A mere 20 games into the 2014 regular season, the 9-11 Boston Red Sox are probably not concerned about midseason trades the team may make leading up to the 2014 MLB trading deadline.
Yet that 9-11 record—combined with a last-place rank in the American League East—could suggest that changes are coming.
Exactly what these changes may be remain anyone's guess.
For starters, it is far too early in the season to determine whether or not the Red Sox will be active buyers or sellers when it comes to assembling a late-season roster. As with any general manager, Boston's GM Ben Cherington will have an open ear when it comes to making the right move.
The move just has to come at the right time and for the right price.
In this article, we will take a look at two potential trades that Cherington and the Red Sox may consider executing.
The first two will be from a seller's perspective—banking on the possibility that Boston's World Series title defense does not go well and the team looks to unload players on, or before, the trading deadline.
The two remaining possibilities will be placed as if the Red Sox are looking to bolster a playoff-potential roster, perhaps even with long-term considerations in mind.
As with any moves, speculation is most prevalent until a deal actually takes place. First, we must establish the need to move/acquire a player and then make all the other pieces fit.
A Seller's Market
As noted before, the first two predictions shall focus on the possibility of the Red Sox trading away talent in the case that they have given up on a legitimate playoff run.
Whether it is to unload a lofty contract or possibly make room for a budding prospect in the minors, trading away players is a great way to bring in future commodities. Finding the right suitor is always the key.
Will Middlebrooks—Third Base
Entering 2014, Red Sox third baseman Will Middlebrooks could very well be on the hot seat.
Middlebrooks' 2012 rookie campaign—a season that saw him bat .288 with 15 home runs and 54 RBI—was followed by a disastrous sophomore season.
The second-year slump forced the Red Sox to send Middlebrooks down to Triple-A Pawtucket, and even after the minor league stint, Middlebrooks lost plenty of playing time to the upstart Xander Bogaerts.
After Boston thinned out its infield during the offseason, Middlebrooks was given another chance to make the case for himself in 2014, being named a starter on Opening Day.
Yet with the budding third base prospect Garin Cecchini awaiting his major league turn, Middlebrooks' days in Boston could be numbered.
Currently on a one-year, $540,500 contract, Middlebrooks would be a cheap commodity for a infield-needy team making a playoff push. Middlebrooks also has desirable power, further adding to his trade value.
So who would be the most likely of suitors?
Tyler Drenon of SB Nation pointed out back in February that the Miami Marlins have been inquiring about Middlebrooks' services. Yet Drenon cites The Boston Globe's Nick Cafardo as saying Boston would probably not make a move unless it involved Marlins slugger Giancarlo Stanton—more on him shortly.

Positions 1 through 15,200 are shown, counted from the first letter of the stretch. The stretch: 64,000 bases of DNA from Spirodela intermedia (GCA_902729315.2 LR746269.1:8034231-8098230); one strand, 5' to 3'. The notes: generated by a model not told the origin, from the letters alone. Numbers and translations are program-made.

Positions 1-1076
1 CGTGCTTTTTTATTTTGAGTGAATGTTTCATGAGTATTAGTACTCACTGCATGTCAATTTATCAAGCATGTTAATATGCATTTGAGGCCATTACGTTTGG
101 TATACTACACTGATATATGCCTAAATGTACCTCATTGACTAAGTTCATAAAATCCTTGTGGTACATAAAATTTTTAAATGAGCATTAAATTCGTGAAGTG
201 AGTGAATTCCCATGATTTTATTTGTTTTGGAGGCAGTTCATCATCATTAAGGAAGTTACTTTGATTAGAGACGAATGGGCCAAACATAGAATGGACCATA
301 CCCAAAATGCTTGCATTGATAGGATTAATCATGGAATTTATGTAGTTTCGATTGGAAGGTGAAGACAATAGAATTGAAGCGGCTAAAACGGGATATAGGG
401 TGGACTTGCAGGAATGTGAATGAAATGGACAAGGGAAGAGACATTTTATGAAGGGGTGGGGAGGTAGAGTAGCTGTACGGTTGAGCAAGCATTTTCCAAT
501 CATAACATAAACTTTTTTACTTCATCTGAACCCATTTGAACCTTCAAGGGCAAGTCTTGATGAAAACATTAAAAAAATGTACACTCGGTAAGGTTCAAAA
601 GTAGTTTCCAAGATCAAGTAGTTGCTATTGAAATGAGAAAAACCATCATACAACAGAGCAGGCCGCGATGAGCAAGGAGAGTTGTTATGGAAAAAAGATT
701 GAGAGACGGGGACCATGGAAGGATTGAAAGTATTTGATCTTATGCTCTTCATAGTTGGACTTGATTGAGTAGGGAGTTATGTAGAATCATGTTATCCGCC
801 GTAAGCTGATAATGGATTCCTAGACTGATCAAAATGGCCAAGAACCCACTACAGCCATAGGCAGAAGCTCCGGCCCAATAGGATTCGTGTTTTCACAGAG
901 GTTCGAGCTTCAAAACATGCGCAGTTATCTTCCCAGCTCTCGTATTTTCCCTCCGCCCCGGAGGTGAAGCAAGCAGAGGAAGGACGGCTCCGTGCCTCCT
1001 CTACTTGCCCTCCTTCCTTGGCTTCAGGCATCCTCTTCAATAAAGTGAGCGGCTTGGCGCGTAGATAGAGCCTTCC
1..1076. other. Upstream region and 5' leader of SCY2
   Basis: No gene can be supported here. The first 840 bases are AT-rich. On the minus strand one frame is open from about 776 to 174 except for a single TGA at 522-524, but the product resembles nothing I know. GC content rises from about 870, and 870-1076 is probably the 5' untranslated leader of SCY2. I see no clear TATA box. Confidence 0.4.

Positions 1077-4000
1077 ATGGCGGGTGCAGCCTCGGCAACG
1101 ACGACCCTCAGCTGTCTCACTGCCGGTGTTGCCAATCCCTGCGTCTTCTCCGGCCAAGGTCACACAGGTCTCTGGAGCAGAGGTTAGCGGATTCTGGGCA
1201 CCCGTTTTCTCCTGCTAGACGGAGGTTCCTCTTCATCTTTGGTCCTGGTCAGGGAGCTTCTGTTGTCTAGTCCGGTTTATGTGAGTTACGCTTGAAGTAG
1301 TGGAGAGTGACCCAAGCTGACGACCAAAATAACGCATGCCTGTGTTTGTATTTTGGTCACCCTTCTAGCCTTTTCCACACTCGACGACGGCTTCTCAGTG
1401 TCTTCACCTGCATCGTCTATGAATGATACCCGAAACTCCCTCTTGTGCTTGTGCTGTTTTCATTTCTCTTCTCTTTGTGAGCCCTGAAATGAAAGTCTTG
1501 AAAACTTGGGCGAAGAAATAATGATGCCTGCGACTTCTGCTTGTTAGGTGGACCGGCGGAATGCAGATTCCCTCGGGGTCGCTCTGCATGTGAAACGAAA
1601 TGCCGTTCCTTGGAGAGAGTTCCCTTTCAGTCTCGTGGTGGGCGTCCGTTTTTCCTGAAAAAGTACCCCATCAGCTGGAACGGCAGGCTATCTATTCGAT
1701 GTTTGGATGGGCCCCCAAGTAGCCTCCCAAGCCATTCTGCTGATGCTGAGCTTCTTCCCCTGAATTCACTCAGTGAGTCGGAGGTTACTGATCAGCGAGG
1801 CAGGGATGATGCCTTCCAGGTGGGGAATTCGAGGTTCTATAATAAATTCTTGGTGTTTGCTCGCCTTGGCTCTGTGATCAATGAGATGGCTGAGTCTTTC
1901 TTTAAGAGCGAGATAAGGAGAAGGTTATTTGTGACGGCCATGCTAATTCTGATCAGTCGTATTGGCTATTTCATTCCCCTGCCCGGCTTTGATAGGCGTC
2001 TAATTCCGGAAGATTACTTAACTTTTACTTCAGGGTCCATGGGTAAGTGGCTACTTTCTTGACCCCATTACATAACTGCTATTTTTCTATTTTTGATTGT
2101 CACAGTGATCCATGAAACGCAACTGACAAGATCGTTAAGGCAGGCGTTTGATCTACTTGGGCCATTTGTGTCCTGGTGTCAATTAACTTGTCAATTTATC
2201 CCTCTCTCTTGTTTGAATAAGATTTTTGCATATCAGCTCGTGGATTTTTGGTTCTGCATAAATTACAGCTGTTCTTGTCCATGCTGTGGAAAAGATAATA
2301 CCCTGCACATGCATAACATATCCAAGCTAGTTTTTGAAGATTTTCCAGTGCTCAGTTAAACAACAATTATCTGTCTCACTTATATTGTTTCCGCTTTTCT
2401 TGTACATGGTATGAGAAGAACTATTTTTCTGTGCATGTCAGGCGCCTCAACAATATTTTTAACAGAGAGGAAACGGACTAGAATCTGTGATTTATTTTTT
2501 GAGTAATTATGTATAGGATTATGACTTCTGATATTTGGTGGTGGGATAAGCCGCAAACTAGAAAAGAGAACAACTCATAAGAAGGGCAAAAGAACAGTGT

At the beginning of the season, such a deal may have been difficult to execute. Yet if Boston continues to find themselves in last place within the division, such a deal may be mandated.
As far as the exchange rate is concerned, Boston would probably not receive much if Middlebrooks was traded outright. In spite of his power, the overall production simply does not warrant a lofty trade. Being a part of a package deal, however, is another story.
Alternative Trade: Mike Carp or Daniel Nava. Boston has a plethora of outfielders and seeing what Carp and/or Nava's trade value is on the open market could be enticing for Cherington.
Felix Doubront—Starting Pitcher
Similar to Middlebrooks, Red Sox lefty Felix Doubront is one of those players who could very well be on the hot seat in 2014.
At 26 years old, 2014 is likely a make-it, or break-it season as far as Doubront's future with Boston is concerned. With a surplus of young and talented pitching in their minor league system, the Red Sox are afforded the luxury of being impatient with the talented, yet inconsistent southpaw.
After his first four starts this season, Doubront's 2014 numbers are not particularly inspiring—a 1-2 record with a 5.48 ERA and 1.547 WHIP.
As Conor Duffy of Bosoxinjection.com writes:
However, the final judgement of Doubront’s 2014 season will not come from the start; it will come from the finish. If Doubront’s better conditioning helps him to stay strong throughout the season and not falter down the stretch, then it’s safe to assume that he’ll be a key part of the Boston starting five for years to come. If he falters down the stretch again, however, he could be in the back of the rotation to stay and could even find himself as trade bait with so much depth in the Red Sox system.
Like any transaction, Doubront's eventual future will likely be the direct result of how he performs on the field. If his 2014 struggles continue, look for Cherington to entertain a possible deal, as suggested by Michael LeDuc of Fansided.com.
LeDuc suggests that a trade to the National League may be beneficial to Doubront's future.
His one-year, $586,000 contract would also make Doubront relatively easy to move.